Distributed Computing Rainbow Tables
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Thread: Distributed Computing Rainbow Tables

  1. #1
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    Distributed Computing Rainbow Tables

    Hi,
    I know there are quite a few distributed computing projects out there, but has anyone ever thought of one to compute rainbow tables? I'm wondering if there is any reason it wouldn't work. The finished tables could be available for the public via a torrent file, so you wouldn't need to worry about the cost of the bandwitdth of that many people downloading rainbow tables. I think this would be a useful project, but can anyone find any flaws in it?
    Thanks.
    It is better to die on your feet than to live on your knees.

  2. #2
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    There are tables on the net to use already and 99.999% of people have no space for such a monster and really who wants to dl multiple terabytes? (or at very least many, many gigs)
    Do unto others as you would have them do unto you.
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    I've yet to find good rainbow tables that are free, and you'd have to be using a ridiculous amount of characters to have a terabyte-sized rainbow table. I'd definately download a 10-20gig rainbow table if available.
    It is better to die on your feet than to live on your knees.

  4. #4
    Senior Member nihil's Avatar
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    Jareds411

    AFAIK most rainbow tables are produced using distributed computing techniques. I guess government agencies may use supercomputers?

    I have seen 14 character (all keyboard characters) upper & lower case tables on sale for $800. They take up 60 Gb They were produced using distributed computing, but I am afraid that I cannot remember the exact resources that were used..............it took quite a few months.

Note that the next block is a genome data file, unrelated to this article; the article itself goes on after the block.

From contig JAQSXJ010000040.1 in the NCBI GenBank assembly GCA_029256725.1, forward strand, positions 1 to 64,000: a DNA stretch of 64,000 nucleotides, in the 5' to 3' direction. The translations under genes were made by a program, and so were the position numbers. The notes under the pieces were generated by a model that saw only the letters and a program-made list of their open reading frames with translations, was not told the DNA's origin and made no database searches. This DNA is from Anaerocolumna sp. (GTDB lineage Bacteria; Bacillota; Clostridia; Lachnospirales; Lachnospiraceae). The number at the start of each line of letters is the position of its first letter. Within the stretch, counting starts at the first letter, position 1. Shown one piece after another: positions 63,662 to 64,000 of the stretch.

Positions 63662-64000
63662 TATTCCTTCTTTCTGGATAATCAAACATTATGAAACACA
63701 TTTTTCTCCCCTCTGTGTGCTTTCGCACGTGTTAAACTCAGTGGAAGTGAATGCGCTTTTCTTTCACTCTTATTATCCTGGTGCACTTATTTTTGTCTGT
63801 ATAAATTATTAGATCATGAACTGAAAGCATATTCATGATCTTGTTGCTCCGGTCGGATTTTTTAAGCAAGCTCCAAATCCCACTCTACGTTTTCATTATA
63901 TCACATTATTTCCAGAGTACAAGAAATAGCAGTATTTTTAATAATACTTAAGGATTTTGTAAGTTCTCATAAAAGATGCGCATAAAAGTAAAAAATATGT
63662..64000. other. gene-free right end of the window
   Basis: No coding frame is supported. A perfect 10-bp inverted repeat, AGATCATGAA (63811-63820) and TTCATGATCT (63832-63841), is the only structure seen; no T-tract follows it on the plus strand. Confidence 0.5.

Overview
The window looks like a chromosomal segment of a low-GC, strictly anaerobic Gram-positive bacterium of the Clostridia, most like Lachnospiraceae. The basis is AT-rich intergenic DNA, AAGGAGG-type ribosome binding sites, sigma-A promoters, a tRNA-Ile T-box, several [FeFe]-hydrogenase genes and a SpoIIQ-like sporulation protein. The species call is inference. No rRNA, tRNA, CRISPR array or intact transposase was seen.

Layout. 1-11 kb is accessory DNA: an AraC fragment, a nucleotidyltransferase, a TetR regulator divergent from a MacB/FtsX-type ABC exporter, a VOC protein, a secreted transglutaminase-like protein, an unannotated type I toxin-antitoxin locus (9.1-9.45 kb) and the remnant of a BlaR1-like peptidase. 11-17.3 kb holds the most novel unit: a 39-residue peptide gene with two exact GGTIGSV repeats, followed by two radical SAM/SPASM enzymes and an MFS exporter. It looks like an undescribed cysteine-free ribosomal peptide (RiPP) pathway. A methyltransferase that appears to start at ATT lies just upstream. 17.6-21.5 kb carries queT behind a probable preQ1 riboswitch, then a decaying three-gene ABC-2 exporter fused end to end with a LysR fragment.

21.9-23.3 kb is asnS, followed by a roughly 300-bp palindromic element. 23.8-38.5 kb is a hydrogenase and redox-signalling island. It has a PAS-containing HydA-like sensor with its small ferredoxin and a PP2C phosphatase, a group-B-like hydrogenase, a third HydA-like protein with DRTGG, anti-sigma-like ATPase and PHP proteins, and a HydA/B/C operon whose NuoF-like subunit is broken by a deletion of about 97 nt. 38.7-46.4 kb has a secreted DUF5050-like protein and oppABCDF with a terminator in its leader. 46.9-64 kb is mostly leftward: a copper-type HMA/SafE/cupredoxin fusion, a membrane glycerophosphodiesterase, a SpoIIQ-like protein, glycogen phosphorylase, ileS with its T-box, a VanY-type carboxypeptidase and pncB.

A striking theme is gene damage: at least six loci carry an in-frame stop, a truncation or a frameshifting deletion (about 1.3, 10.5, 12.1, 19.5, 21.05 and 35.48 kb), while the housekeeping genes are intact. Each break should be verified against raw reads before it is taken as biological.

As for "free"..................what would be the justification for providing them "free"?


  5. #5
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    Hi

    Nihil is right - rainbow tables can be produced in distributed mode.
    But Jareds411, I salute you for the idea, which you had independently
    It is possible to run the generation in embarrassingly parallel mode[1],
    which shows "optimal" scaling - there is no communication from one node
    to the other involved. Example for 7-byte password:

    1. CPU: starting with a, and check the corresponding keyspace.
    2. CPU: starting with b
    ...
    70. CPU: starting with !

    Feasibility?

    Let us take an alphabet with 70 symbols (alphanumerics plus some specials).
    - Each CPU has to look at a keyspace 70^6 = 117 billion elements.
    - Assume a MD5 calculation of about 3.5 million hashes per second (I just run that benchmark
    on a standard CPU (3Ghz, 32bit) using pure MD5 (fixed passwords, no comparison,
    no writing to disc), so it is an upper limit)
    -> 10 hours per CPU needed. (lower limit. reallife: multiply with 4 )
    -> 700 CPU hours in total needed.
    -> non-compressed file: 24 byte * 117 billion = 2.6 TB
    -> compressed: ~ 250 GB

    I claim, a Beowulf-Cluster provides as good a performance
    as a supercomputer MD5 seems awkward to optimise for
    vector-computation, the memory involved in the computation
    is small (ie will fit into L2 or L3). This is just a guess of course,
    and the whole considerations does not involve additional I/O time)

    Cheers.

    [1] http://en.wikipedia.org/wiki/Embarra...rallel_problem
    If the only tool you have is a hammer, you tend to see every problem as a nail.
    (Abraham Maslow, Psychologist, 1908-70)

  6. #6